See also: Ire, IrE, IRE, iré, íre, ìre, Irē, -ire, and -iré

EnglishEdit

PronunciationEdit

  • (US) IPA(key): /aɪɹ/
  • (UK) IPA(key): /aɪ.ə(ɹ)/
  • (file)
  • Rhymes: -aɪə(r)

Etymology 1Edit

From Middle English ire, yre, shortened form of iren (iron). More at iron.

NounEdit

ire

  1. (obsolete) Iron.
    • (Can we date this quote by Chaucer and provide title, author’s full name, and other details?)
      the cruel ire, red as any gleed

Etymology 2Edit

From Middle English ire, from Old French ire (ire), from Latin īra (wrath, rage), from Proto-Indo-European *h₁eysh₂- (to fall upon, act sharply) (compare Old English ofost (haste, zeal), Old Norse eisa (to race forward), Ancient Greek ἱερός (hierós, supernatural, holy), οἶστρος (oîstros, frenzy; gadfly), Avestan 𐬀𐬈𐬯𐬨𐬀(aesma, anger), Sanskrit एषति (eṣati, to drive on)).

NounEdit

ire (uncountable)

  1. (literary, poetic) Great anger; wrath; keen resentment.
    • (Can we date this quote by Geoffrey Chaucer and provide title, author’s full name, and other details?), The Knight's Tale.
      That lord is now of Thebes the Citee,
      Fulfild of ire and of iniquitee,
      He, for despit and for his tirannye,
      To do the dede bodyes vileynye,
      Of alle oure lordes, whiche that been slawe,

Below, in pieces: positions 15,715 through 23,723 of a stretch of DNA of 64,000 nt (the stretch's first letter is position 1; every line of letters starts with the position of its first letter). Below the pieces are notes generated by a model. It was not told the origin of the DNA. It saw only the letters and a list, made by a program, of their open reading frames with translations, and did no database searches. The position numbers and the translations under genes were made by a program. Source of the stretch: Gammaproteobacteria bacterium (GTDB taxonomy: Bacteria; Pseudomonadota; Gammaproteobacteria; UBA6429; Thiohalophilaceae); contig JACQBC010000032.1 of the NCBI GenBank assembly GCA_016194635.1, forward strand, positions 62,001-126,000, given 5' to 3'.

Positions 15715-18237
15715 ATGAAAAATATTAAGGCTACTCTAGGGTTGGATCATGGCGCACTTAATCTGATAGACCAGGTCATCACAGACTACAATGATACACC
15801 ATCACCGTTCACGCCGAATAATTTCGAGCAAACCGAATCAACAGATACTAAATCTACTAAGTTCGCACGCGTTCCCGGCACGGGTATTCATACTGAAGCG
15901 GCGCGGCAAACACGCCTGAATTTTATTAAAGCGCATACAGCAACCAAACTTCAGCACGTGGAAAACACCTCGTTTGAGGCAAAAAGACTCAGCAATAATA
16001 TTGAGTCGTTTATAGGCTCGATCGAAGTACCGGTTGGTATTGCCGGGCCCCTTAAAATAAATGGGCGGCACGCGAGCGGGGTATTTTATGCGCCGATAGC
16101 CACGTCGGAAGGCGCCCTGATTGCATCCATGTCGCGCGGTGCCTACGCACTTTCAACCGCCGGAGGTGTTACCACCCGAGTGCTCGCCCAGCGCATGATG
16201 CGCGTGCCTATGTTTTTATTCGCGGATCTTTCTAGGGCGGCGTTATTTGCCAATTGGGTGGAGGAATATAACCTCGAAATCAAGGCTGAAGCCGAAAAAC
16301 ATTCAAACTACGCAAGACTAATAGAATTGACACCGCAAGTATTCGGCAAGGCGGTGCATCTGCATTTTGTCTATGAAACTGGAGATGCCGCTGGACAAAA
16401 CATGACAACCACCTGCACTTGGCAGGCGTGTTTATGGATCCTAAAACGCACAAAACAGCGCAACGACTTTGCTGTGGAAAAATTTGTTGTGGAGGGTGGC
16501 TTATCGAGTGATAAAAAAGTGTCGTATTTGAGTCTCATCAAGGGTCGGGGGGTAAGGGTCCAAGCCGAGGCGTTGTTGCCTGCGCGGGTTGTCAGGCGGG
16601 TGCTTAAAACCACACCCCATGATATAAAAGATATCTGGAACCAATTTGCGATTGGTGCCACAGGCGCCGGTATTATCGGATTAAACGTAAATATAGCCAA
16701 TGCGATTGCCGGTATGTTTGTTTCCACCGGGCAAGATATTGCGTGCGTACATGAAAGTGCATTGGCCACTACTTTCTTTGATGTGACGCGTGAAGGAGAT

Hath alle the bodyes on an heep ydrawe,
      And wol nat suffren hem, by noon assent,
      Neither to been yburyed nor ybrent.
    • (Can we date this quote by John Sidney and provide title, author’s full name, and other details?)
      She lik'd not his desire; Fain would be free, but dreaded parents' ire.
    • (Can we date this quote by John Gower and provide title, author’s full name, and other details?), Confessio Amantis
      "My good father, tell me this;
      "What thing is ire?
      Sonne, it is That in our English wrath is hote."
    • c. 1591–1592, William Shakespeare, “The Third Part of Henry the Sixt, []”, in Mr. William Shakespeares Comedies, Histories, & Tragedies: Published According to the True Originall Copies (First Folio), London: Printed by Isaac Iaggard, and Ed[ward] Blount, published 1623, OCLC 606515358, [Act I, scene iii]:
      If I digg'd up thy forefathers graves, And hung their rotten coffins up in chains, It could not slake mine ire, nor ease my heart.
    • 1667, John Milton, “Book 9”, in Paradise Lost. A Poem Written in Ten Books, London: Printed [by Samuel Simmons], and are to be sold by Peter Parker [] [a]nd by Robert Boulter [] [a]nd Matthias Walker, [], OCLC 228722708; republished as Paradise Lost in Ten Books: The Text Exactly Reproduced from the First Edition of 1667: [], London: Basil Montagu Pickering [], 1873, OCLC 230729554:
      Or Neptune's ire, or Juno's, that so long Perplex'd the Greek and Cytherea's son.
    • 1667, John Milton, “Book 10”, in Paradise Lost. A Poem Written in Ten Books, London: Printed [by Samuel Simmons], and are to be sold by Peter Parker [] [a]nd by Robert Boulter [] [a]nd Matthias Walker, [], OCLC 228722708; republished as Paradise Lost in Ten Books: The Text Exactly Reproduced from the First Edition of 1667: [], London: Basil Montagu Pickering [], 1873, OCLC 230729554: